The investigation opened by New York state legislators on former Democratic Governor Andrew Cuomo, initiated earlier this year for a possible impeachment process, corroborates that he sexually harassed his workers, among other conclusions made public this Monday.

Cuomo resigned in August after the State Prosecutor’s Office published a report in which it claimed that he harassed eleven women, most of them employees and former employees, pressured by pressure from his fellow party members and the threat of impeachment for which he was being investigated by the State Assembly.

The 63-page report released Monday includes that investigation by the Assembly, whose Judicial Committee hired an outside firm in March to see if there was enough evidence to remove the former governor.

The investigation concludes that there are "overwhelming evidence" that Cuomo committed "sexual harassment" at work, but it also abounds in other criticisms of the former governor, such as that he used public resources to "write, publish and promote" his book on pandemic management, and that "it was not completely transparent" with the number of nursing home residents who died from covid-19.

The report focused on allegations of sexual harassment by a former employee, Britanny Commisso, who reported it to the authorities, and an unidentified member of her security group, on which it states that "meet the definition of sexual harassment under New York State law".

Regarding his book, called "Leadership lessons from the covid-19 pandemic" and for which he received more than 5 million dollars, the investigation concludes that state officials worked on the project in a way "not voluntary" during their working hours, which subtracted time from their duty in managing the pandemic.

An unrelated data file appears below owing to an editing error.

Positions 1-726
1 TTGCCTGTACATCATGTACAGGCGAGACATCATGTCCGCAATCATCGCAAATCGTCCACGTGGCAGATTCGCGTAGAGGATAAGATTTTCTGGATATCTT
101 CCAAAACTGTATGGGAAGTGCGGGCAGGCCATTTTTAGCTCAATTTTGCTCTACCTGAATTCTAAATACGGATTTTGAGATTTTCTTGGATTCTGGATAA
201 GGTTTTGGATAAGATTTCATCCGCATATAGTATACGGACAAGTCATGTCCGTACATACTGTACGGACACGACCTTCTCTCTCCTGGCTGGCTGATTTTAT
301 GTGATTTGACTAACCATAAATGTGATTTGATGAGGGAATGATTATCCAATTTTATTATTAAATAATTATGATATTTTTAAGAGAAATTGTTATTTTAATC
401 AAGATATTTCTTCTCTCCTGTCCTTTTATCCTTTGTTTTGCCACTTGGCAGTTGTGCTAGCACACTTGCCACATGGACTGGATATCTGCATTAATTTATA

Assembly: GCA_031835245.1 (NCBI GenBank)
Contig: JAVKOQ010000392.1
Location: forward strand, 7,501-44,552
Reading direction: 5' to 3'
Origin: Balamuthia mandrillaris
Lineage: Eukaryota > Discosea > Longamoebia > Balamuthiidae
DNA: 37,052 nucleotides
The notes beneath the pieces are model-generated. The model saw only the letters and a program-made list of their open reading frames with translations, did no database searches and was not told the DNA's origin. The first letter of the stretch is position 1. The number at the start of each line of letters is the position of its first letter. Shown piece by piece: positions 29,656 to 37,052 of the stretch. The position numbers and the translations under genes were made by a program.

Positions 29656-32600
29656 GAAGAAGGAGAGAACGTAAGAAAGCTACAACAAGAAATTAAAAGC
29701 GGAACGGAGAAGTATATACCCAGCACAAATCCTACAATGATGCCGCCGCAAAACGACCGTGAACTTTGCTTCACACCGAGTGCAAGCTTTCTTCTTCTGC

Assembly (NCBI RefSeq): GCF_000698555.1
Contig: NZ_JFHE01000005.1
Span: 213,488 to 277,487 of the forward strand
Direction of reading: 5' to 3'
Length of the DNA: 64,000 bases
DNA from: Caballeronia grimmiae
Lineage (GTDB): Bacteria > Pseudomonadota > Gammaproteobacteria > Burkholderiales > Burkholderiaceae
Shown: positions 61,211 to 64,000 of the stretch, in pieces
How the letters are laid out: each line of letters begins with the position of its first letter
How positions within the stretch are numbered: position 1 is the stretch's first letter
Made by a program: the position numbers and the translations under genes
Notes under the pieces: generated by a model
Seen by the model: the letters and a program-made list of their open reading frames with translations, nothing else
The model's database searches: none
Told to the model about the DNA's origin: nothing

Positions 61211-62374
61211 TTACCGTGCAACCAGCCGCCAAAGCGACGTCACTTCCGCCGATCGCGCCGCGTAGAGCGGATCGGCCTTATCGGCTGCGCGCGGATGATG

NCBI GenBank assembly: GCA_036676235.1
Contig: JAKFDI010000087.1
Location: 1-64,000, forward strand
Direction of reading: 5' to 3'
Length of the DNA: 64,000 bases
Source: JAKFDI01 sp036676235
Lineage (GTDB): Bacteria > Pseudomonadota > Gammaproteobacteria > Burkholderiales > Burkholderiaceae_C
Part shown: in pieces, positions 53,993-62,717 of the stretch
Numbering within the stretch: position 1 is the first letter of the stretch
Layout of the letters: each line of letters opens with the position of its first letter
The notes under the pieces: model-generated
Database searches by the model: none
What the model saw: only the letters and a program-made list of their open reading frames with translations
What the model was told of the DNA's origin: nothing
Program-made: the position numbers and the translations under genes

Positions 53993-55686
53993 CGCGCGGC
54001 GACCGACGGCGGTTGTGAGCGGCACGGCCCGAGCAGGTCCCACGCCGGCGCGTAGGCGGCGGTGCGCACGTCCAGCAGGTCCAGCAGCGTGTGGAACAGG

It is also mentioned that an official of the executive chamber led by Cuomo invested a "important time" in the book and served as "key contact" between the former governor and his publisher, and is the same person involved in the incomplete publication of data on the elderly who died from coronavirus, which generated controversy.

The former governor ordered a report to "fight criticism" for its decision to allow nursing homes to accept patients with coronavirus, and instead of citing a figure of 10,000 deaths collected in "scientific drafts", opted for another of 6,500 that strictly reflected the deaths in the facilities and not outside them, for example in hospitals.

"Witnesses have stated that the same senior executive chamber official who was the key point for the book made the decision to only include deaths in (nursing home) facilities in the report.", indicates the document.



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